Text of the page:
WASHINGTON — Gov. Pat Quinn’s new extreme weather portfolio has taken him recently from Illinois to Los Angeles to this city, where on Monday Quinn is part of a panel discussing how states recover from disasters.
Quinn arrived here on Friday for the National Governors Association winter meeting and is extending his stay a day until Tuesday, to be at the White House when President Barack Obama officially hands out a $70 million grant to launch the Digital Manufacturing and Design Innovation Institute in Chicago.
In between government meetings at the NGA and over at the White House, Quinn has been taking care of some political business as he faces a November re-election battle — against who will be decided in the March 18 Republican primary.
He attended fundraising-related Democratic Governors Association events — a “Taste of America” gala Saturday night one of them — and huddled Sunday afternoon with his campaign senior strategist, Bill Hyers.
President Obama and first lady Michelle hosted a Sunday evening dinner for all the governors, and Quinn was seated next to David Simas, the new White House political director, as they dined on a petite filet with Maryland crab ravioli.
On Monday afternoon, Quinn is part of a panel hosted by the National Journal to discuss what states can do in the wake of disasters — drought, flooding, extreme cold and tornados.
On the weather front, Illinois has taken a drubbing, with, according to a count from Quinn’s office, 11 natural disasters in the past five years. Last Nov. 17, Illinois suffered massive damage — particularly Washington, Ill. — when some two dozen tornados hit the state over a few hours, leaving eight dead.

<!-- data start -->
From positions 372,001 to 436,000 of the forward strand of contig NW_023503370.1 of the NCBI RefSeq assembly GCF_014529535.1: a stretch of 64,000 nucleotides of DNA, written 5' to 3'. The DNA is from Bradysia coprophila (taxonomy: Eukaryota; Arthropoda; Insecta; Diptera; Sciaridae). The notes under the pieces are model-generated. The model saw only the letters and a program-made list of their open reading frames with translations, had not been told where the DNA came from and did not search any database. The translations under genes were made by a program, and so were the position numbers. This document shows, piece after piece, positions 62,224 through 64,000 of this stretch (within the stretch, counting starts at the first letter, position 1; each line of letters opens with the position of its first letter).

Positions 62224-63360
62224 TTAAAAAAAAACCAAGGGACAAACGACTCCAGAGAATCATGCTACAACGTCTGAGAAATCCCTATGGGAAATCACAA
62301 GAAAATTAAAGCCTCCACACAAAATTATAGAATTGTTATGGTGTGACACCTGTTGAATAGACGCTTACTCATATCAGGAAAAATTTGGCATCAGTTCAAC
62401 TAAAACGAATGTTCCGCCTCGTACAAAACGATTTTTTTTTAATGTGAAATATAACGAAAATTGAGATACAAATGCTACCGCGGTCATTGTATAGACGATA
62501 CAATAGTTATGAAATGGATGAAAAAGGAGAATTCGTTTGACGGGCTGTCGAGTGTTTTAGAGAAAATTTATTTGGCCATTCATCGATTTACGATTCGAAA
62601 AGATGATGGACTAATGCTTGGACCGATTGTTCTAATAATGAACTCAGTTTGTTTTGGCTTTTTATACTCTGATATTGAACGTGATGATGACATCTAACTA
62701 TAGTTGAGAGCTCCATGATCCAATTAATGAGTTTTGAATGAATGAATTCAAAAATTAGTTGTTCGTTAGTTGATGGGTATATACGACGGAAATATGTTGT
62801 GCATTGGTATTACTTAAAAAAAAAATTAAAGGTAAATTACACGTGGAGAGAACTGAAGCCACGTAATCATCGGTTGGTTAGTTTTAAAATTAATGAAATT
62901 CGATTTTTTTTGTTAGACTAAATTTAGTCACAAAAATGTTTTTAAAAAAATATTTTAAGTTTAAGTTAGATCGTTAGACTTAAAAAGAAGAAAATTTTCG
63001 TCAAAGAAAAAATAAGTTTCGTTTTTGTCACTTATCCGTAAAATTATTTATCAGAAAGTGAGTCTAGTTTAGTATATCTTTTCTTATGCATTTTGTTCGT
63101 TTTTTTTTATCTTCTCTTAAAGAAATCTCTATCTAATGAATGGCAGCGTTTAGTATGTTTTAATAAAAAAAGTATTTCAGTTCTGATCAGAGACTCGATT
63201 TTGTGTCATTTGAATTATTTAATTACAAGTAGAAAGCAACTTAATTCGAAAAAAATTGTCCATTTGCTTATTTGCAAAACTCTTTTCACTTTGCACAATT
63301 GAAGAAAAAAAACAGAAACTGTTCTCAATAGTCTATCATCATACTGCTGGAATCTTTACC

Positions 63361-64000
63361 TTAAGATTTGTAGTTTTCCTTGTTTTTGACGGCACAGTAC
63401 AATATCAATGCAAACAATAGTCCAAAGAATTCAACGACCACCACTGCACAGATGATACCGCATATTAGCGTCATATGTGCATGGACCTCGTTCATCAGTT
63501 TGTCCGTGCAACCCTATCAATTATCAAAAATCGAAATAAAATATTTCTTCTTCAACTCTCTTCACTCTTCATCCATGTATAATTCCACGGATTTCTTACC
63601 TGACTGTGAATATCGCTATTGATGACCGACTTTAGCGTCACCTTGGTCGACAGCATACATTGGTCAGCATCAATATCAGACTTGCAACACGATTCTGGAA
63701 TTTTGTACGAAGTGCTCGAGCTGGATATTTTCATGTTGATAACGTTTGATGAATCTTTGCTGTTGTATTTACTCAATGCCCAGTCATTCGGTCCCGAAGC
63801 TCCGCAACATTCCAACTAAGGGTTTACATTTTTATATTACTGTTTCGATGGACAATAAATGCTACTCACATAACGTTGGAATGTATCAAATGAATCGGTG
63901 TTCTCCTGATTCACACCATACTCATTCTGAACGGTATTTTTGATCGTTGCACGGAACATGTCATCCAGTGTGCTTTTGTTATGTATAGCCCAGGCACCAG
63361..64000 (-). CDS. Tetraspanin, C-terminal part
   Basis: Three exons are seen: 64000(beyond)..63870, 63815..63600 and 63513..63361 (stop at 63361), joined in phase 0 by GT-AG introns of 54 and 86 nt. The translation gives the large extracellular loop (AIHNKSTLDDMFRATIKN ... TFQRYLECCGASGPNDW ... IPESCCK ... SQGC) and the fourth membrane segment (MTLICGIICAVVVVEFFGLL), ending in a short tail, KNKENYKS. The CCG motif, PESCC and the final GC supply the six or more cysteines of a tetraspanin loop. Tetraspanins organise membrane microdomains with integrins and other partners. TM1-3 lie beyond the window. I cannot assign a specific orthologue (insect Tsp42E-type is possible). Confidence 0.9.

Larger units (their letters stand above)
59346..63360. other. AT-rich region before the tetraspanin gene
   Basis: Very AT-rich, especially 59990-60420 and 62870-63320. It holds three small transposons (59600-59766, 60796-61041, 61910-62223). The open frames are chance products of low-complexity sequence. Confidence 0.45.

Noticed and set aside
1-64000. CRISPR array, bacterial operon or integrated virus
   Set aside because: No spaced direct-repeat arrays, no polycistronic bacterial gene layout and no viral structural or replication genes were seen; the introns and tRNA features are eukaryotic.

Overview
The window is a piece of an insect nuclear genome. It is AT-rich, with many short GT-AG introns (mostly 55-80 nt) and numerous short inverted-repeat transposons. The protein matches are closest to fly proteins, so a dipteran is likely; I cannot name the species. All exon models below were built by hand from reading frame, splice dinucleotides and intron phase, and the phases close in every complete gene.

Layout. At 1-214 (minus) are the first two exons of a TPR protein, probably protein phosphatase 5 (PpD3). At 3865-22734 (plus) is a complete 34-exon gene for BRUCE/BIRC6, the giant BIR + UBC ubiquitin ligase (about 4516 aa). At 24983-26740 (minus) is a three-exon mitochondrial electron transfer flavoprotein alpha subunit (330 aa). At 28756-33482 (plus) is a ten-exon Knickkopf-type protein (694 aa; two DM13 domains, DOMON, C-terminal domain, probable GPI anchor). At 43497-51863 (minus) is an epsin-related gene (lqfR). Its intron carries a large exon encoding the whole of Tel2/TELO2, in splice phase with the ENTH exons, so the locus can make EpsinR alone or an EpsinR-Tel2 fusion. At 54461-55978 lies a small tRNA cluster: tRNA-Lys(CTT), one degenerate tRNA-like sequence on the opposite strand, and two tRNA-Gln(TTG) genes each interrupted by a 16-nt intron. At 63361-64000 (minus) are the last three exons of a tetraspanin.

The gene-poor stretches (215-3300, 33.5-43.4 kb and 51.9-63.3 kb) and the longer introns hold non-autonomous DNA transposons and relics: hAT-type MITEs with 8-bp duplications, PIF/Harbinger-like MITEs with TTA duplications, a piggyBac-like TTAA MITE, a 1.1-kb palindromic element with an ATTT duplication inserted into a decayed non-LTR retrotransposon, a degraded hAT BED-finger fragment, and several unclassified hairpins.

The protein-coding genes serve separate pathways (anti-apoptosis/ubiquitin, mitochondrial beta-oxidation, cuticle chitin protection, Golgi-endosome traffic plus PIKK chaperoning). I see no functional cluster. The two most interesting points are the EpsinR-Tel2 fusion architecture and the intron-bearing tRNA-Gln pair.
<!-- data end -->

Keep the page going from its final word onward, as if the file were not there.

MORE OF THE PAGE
Quinn, Sen. Dick Durbin, D-Ill., and Sen. Mark Kirk, R-Ill., and the Illinois congressional delegation are appealing a decision by the Federal Emergency Management Agency to not provide assistance to nine Illinois counties hit by the Nov. 17 tornadoes. Quinn et al. argue that the federal formula being used is outdated.
Last year, Obama appointed Quinn to the White House Task Force on Climate Preparedness and Resilience and he traveled to drought-stricken Los Angeles for a Feb. 13 meeting of the group — charged with helping craft policies to better anticipate natural disasters connected to global warming.
Quinn jabs Christie
Embattled New Jersey Gov. Chris Christie — who is also the chair of the Republican Governors Association — skipped the White House dinner and left town early. The stated reason was to go home for his daughter’s birthday, but it also served to not add to the damage from the still unfolding George Washington Bridge lane-closure scandal.
For a practical matter, Christie could not function in his RGA role in a public way the past few days — he won’t be at the RGA press conference Monday — as flocks of reporters were chasing him around on the bridge story.
Christie got a polite reception when he spoke at The Economic Club in Chicago on Feb. 11 and hauled $1 million from the city, some of it to be used to defeat Quinn.
Asked by a reporter about Christie, Quinn said, “I don’t think the Republican Governors Association did themselves any good by having him come.
“We’re building some bridges. We don’t block bridges. We don’t believe in that.
“You don’t block a bridge. That’s petty politics. We don’t go for that. There’s no Republican bridge or Democratic bridge in Illinois. They’re Illinois bridges.”